One of the problems if you’re new to writing business proposals is where to start, especially if you have to write with a team rather than by yourself.
Where do you start?
Proposal Template: Purpose
In Martha’s case, she was in charge of a project where different people (mostly programmer) gave their input into the business proposal. They were responding to the requirements in the RFP.
Not all had formal writing experience, so she needed to provide both direction and encouragement. She also needs to get them ‘onside’. Otherwise they’d try to undermine her by finding faults in everything she proposed.
She, and her team, needed to focus on the essentials and not get caught up on the details. The proposal would not be perfect, but it would (and did!) get out the door on time.
This means they had to write focus on:
- Language – write in business English, rather than technical jargon or industry-speak. We banned at three letter acronyms (TLAs).
- Style – in a style that the client will appreciate and understand. The target audience was executives, not general users. The writing needed to reflect this.
- Tone – in a tone that is positive and encouraging but not prone to hyperbole or bragging. We had to stand over what we wrote.
- Precise – with words that are short, to the point and clear. Again, avoiding flowery language and clichés.
- Structured – each paragraph and idea must lead (flow) into the next.
The first four all required attention by the individual writer.
For Martha, the fifth point (linking all the material together) is where things got difficult.
Remember, the reader should not see the ‘stitching’.
If they can see where you joined material, then you have a problem. The tone, language, style and content need to flow. If the styles clash, the reader will lose faith in the material. If read like it’s been cobbled together – not what you want.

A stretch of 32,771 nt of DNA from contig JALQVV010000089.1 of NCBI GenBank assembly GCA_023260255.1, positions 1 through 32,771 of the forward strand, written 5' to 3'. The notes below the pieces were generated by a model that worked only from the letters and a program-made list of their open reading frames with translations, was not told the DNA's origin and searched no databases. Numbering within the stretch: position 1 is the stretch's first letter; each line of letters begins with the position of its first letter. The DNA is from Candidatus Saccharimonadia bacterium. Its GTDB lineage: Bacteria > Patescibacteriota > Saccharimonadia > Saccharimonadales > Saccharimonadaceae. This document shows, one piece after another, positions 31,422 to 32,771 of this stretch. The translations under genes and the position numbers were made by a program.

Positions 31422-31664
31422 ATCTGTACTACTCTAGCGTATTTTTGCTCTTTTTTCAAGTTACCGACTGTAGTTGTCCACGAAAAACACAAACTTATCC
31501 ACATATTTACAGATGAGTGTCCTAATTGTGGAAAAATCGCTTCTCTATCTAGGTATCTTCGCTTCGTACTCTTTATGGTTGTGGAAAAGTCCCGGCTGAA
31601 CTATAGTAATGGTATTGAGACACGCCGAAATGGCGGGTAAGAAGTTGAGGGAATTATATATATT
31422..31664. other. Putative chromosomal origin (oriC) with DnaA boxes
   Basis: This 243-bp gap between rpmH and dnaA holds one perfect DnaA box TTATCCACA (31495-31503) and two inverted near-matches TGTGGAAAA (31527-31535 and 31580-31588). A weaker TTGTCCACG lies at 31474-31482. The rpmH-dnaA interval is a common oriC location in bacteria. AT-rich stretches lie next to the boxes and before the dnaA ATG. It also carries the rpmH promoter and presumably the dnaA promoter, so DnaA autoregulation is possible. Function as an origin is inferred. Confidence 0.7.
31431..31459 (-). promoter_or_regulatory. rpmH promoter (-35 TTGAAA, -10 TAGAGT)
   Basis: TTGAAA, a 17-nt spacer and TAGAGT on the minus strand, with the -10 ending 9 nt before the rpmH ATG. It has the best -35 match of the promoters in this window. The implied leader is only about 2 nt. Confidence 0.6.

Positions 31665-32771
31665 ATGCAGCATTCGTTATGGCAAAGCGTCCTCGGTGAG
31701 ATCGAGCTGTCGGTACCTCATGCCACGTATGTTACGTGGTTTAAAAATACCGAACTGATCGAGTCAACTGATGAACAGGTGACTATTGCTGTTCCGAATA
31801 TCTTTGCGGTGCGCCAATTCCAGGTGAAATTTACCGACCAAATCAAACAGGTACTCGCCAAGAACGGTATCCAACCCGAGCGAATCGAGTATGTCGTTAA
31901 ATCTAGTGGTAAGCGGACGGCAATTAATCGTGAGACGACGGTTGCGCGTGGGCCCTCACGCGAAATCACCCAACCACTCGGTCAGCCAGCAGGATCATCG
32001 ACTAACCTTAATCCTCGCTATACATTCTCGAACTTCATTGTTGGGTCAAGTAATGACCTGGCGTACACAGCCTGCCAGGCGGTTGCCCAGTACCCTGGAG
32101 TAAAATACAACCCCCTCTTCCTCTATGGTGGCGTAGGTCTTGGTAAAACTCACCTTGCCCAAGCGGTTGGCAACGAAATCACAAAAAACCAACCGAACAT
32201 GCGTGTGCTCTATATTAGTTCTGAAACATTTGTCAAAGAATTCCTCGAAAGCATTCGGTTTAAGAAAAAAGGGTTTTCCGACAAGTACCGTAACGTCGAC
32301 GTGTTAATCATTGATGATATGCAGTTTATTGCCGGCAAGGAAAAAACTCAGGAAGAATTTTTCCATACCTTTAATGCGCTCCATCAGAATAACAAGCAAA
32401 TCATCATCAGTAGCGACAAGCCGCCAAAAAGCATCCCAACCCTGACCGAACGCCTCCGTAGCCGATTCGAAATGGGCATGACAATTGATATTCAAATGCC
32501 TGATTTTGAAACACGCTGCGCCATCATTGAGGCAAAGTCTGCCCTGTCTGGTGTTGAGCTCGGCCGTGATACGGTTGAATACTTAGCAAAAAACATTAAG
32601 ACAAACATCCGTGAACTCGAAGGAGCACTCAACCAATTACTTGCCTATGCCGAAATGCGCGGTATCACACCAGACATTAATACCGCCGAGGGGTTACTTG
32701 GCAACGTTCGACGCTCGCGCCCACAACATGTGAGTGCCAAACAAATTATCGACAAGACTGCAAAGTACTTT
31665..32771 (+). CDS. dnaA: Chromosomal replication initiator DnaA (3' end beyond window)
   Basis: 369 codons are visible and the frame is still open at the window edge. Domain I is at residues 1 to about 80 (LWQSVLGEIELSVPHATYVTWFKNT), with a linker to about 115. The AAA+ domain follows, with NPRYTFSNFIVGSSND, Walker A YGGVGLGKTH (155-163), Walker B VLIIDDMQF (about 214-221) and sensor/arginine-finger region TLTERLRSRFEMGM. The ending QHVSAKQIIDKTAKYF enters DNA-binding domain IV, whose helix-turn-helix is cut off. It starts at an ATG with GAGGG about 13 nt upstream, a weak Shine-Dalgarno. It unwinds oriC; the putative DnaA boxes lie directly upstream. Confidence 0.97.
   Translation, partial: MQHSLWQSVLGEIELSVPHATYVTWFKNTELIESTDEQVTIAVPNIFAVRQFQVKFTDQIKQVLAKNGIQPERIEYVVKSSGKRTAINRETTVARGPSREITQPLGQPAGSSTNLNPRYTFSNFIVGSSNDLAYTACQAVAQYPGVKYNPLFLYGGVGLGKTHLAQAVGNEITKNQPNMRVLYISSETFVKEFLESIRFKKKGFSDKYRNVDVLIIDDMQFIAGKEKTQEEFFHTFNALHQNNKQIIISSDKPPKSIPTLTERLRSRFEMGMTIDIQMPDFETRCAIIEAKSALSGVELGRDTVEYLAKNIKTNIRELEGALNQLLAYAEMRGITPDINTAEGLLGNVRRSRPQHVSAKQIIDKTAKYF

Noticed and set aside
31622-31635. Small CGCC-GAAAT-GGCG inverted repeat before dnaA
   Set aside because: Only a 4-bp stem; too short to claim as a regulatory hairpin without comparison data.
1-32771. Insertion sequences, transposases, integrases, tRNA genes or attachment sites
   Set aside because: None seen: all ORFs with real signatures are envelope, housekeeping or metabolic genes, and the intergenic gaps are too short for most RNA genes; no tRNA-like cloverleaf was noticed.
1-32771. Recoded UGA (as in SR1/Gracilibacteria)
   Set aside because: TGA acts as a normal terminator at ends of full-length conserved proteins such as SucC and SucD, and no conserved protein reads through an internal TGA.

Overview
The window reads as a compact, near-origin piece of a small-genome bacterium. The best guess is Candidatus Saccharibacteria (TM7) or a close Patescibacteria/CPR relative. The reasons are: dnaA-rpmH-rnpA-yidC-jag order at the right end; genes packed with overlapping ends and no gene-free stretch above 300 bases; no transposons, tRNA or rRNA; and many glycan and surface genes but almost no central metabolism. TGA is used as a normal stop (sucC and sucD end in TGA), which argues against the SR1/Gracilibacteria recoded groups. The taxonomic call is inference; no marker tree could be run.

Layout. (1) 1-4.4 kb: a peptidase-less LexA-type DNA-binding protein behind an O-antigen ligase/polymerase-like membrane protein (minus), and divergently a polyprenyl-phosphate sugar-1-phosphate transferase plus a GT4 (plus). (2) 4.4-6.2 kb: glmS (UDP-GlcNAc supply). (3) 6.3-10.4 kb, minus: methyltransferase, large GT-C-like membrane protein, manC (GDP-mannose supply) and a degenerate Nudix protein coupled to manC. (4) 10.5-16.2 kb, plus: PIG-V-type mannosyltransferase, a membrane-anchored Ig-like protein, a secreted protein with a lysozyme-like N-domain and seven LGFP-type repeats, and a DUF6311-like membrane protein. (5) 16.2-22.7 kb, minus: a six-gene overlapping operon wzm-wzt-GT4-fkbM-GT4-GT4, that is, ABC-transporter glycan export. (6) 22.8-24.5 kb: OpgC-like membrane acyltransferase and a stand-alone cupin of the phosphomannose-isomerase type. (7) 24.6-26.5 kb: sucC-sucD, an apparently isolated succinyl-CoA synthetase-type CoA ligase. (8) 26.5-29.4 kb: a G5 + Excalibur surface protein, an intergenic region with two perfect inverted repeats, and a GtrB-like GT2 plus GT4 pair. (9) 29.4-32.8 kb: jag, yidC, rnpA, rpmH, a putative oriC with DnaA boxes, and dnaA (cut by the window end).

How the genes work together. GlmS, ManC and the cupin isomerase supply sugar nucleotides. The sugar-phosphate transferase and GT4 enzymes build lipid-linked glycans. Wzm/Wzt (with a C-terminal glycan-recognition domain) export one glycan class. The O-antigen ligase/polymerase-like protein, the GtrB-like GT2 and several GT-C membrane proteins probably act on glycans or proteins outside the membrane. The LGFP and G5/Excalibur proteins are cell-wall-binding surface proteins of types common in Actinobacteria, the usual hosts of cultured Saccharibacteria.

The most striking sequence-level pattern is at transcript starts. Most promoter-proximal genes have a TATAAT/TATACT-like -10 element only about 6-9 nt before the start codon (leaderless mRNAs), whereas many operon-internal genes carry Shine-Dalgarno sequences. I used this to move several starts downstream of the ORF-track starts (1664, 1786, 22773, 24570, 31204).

How to get your team started on the proposal
Of course, it depends on your starting point. When I worked with Martha we put together some style guides and then drilled down into other ways to collate, review, and publish the material.
Here are some things we did.
- Created a style guide (and bought the Microsoft’s Style Guide as support materials).
- Held a workshop and showed the team examples of how to write proposals.
- Gave them exercises & discussed what worked and what didn’t.
- Had them critique (e.g. examine) each other’s work and then discuss.
- Got them to write the sections they are most comfortable with.
To get the project started, we gave the programmers (i.e. those with writing tasks) dates for each draft. Notice I say draft. Document revisions are part of the process; not something to stick on at the end.
This type of project takes time, so you’ll need to be patient.
Give people honest feedback, don’t ridicule their efforts, and see who shows the most promise.
Maybe you can take this person under your wing and mentor them. Having an eager, trusted assistant will stand to you in the long run.
What do you think?
How do you manage projects where many writers will give input? How do you get started, especially if they are new to this area? What mistakes do we need to avoid?
You can use this green and white design for environmental projects, such as bids related to conservation, nature, green issues and similar activities.